• By ky on January 13, 2015

    I purchased this as a required text for an English class. The play was good, glad the instructor chose this play.

  • By B. Wilfong on May 6, 2013

    "Art" is a play that is about many things; however I don't believe that it is about art and artists. Rather those are the devices that playwright Yasmina Reza uses to develop her themes in this text. "Art" is a work about the subjective nature of human relationships, friendship in particular.This three character play is a quick read, and a work that I think needs to be revisited a few times before one can really sink their teeth into it. The power of this play is to be found in the myriad of ways that we recognize ourselves and some of our relationships in its characters. When one looks at long friendships we see that there are so many implied understandings that those relationships consist of, and most strain in long term relationships happens when one, or more, of those standings are violated. In the case of this play fault lines in the friendship between Marc and Serge (the combatants of the play's main conflict) are made larger when Serge buys a painting that destroys the idea of him that Marc has projected as his image of Serge for so long. What long term friendship has not been destroyed, or ultimately strengthened, by such an encounter?The text has some wonderfully funny moments, especially in the character of Yvan who is a little neurotic and overwhelmed by the intellectual capacities of Serge and Marc. I also think Yvan is the character that we come to understand the most, although he seems secondary to the other two.I would see the play professionally done, and then read it a month or so later. I think one can get a lot out of the experience in approaching it in this way. "Art" has a lot to give, but it does not give it up easily. It is not difficult to "miss the forest for the trees" with this text.The play asks us if we are authentic people, or just the projections our friends want us to be. It is a good question and the great strength of "Art" is that it probes this question in an interesting manner.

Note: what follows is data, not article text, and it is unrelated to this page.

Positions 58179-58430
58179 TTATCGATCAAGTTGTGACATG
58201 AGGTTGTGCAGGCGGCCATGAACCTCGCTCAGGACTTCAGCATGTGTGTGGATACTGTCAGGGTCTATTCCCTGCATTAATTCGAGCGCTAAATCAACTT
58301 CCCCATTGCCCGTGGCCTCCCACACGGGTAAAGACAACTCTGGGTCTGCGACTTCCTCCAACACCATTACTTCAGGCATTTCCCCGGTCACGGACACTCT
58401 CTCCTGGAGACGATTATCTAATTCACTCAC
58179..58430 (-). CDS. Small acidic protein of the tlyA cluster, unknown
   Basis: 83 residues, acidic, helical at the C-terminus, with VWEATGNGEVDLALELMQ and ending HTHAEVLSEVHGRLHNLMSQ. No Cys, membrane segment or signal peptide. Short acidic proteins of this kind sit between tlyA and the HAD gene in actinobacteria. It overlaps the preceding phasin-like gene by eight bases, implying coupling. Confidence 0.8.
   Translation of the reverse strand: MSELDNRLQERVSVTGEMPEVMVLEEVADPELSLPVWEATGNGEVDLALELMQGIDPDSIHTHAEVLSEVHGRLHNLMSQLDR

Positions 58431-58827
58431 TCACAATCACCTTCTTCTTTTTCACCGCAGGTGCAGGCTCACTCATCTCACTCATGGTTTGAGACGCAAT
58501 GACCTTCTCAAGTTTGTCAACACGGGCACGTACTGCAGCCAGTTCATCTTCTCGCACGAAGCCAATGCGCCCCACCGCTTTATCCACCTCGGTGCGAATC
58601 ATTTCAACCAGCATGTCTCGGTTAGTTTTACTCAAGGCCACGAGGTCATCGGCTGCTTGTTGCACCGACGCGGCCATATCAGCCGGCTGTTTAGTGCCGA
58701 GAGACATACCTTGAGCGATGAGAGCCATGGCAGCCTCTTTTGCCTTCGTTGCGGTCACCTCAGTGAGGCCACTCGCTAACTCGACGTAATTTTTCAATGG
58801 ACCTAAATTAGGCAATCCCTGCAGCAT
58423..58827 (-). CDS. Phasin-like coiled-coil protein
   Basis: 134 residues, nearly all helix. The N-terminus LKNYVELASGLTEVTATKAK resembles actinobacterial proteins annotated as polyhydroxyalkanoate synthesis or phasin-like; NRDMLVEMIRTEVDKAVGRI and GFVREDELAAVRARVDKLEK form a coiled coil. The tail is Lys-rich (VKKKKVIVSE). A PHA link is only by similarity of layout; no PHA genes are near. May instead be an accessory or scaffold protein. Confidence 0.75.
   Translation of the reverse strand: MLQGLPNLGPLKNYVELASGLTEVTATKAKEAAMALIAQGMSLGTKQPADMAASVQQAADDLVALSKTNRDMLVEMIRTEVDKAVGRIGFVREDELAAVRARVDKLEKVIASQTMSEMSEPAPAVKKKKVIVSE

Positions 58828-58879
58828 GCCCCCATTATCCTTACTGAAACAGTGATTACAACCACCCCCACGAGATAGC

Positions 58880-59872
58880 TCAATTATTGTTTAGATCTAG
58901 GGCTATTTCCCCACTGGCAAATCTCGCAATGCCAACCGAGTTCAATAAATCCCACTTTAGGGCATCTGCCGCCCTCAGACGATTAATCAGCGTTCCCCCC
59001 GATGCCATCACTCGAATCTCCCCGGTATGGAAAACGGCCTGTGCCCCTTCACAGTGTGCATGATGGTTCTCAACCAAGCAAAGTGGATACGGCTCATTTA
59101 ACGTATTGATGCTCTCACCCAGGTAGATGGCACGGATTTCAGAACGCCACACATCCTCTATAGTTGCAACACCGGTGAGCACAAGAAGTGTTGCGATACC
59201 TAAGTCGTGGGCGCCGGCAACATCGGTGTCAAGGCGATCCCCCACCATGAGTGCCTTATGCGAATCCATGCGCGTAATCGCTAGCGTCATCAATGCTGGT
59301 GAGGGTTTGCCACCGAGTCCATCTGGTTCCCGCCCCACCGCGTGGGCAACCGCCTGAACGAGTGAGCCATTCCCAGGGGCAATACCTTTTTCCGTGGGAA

• By J. Johnson on April 14, 2001

    A deceptively simple masterpiece,Ms.Reza uses art that is the most difficult to agree upon, abstract, as the device around the equally ambiguous territory of the mentor and his understudy. What happens when the understudy graduates by purchasing a work of art without the authority's prior "consent" is just the beginning and as is often the case, Ivan, the innocent bystander is drawn into the play as friends often are, expected to be judge and jury between friends. Perhaps being an abstract, visual artist gives me the knowledge of the "big surprise bang" at the end of the play as it becomes clear that Mark not only understood but was moved by the painting all along and what ensued was not,in fact, that he thought Serge made a collossal mistake, but a man whose own ego couldn't bear what a beautiful purchase Serge was able to make without his assistance. Mark's view of the painting at the end is not possible to suddenly see, but the vision of an erudite man who knew this from the moment he betrayed his friend and "student" by not congratulating him in the first place. This may give it away, but it's better than not getting the truthful, devastating twist the ending of "Art" actually delivers, especially from an artistic perspetive.